Diminishing returns will have operated to the point where the marginal effect of outlays of every kind of commercial persuasion will have brought the average effect to zero.
Since this doesn't seem to make any sense, let me give the context in which it appears:
In a society where virtuosity in persuasion must keep pace with virtuosity in production, one is tempted to wonder whether the first can forever keep ahead of the second. For while production does not clearly contain within itself the seeds of its own disintegration, persuasion may. On some not distant day, the voice of each individual seller may well be lost in the collective roar of all together. Like injunctions to virtue and warnings of socialism, advertising will beat helplessly on ears that have been conditioned by previous assault to utter immunity. Diminishing returns will have operated to the point where the marginal effect of outlays of every kind of commercial persuasion will have brought the average effect to zero. It will be worth no one's while to speak, for since all speak none can hear. Silence, interrupted perhaps by brief, demonical outbursts of salesmanship will ensue.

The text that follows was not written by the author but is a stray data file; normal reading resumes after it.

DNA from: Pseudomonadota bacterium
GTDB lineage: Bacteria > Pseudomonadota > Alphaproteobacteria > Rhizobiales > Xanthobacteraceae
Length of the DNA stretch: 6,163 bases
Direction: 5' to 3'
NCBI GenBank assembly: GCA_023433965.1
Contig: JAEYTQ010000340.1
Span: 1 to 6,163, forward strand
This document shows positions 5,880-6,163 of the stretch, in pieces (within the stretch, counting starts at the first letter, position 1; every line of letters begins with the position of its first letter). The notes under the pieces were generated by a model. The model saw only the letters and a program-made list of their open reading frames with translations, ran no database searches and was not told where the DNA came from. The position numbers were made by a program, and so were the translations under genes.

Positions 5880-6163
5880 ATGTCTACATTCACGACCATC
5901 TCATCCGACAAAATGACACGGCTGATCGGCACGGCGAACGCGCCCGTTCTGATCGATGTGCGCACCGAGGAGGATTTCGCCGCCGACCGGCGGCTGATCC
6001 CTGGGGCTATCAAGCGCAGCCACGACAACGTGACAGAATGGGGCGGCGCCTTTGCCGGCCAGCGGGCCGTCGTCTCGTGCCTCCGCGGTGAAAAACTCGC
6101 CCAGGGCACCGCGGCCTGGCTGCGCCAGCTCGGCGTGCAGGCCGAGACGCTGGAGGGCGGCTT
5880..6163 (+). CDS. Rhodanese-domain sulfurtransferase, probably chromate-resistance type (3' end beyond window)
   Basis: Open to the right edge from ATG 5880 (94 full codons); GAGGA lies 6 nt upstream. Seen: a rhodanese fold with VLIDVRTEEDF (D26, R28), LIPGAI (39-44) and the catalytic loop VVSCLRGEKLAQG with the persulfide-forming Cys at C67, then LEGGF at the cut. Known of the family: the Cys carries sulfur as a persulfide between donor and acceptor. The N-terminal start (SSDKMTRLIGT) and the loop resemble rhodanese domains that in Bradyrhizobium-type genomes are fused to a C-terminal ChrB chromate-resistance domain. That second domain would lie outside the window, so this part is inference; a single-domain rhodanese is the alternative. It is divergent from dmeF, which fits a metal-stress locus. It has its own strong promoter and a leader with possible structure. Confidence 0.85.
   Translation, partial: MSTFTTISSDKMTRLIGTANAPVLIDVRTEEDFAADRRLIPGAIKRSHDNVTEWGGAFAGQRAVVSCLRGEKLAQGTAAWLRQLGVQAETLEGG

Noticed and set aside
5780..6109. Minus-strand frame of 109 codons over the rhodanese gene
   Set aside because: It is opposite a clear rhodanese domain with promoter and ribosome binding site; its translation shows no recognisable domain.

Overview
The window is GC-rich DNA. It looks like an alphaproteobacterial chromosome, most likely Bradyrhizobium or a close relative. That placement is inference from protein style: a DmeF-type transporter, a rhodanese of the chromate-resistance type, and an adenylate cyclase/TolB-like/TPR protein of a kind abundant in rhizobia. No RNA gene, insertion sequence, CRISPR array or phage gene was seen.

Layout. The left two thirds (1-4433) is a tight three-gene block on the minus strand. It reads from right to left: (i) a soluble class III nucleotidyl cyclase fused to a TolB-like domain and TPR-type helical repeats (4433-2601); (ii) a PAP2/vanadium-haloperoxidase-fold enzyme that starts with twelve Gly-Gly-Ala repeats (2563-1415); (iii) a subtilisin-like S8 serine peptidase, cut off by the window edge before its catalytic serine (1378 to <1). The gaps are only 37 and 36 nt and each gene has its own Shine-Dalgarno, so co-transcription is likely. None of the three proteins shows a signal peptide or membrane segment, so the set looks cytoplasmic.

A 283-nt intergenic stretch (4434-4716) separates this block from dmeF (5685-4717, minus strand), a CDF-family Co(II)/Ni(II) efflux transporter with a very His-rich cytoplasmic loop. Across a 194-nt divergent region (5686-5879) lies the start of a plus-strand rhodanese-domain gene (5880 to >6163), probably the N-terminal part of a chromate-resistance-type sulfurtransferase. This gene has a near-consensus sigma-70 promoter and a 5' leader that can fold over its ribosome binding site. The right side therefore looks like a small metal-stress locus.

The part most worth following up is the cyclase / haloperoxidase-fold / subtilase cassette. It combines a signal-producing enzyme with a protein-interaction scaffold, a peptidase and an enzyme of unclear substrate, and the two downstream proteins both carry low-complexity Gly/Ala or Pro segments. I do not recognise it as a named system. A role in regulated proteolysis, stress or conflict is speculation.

Well, that's from J.K. Galbraith's The Affluent Society (1958 paperback edition).
I'm not good at responding to blog memes, but this one -- sent along by Blue -- was simple to do. Given how I normally react to memes, it's only natural that this branch of the meme stops here.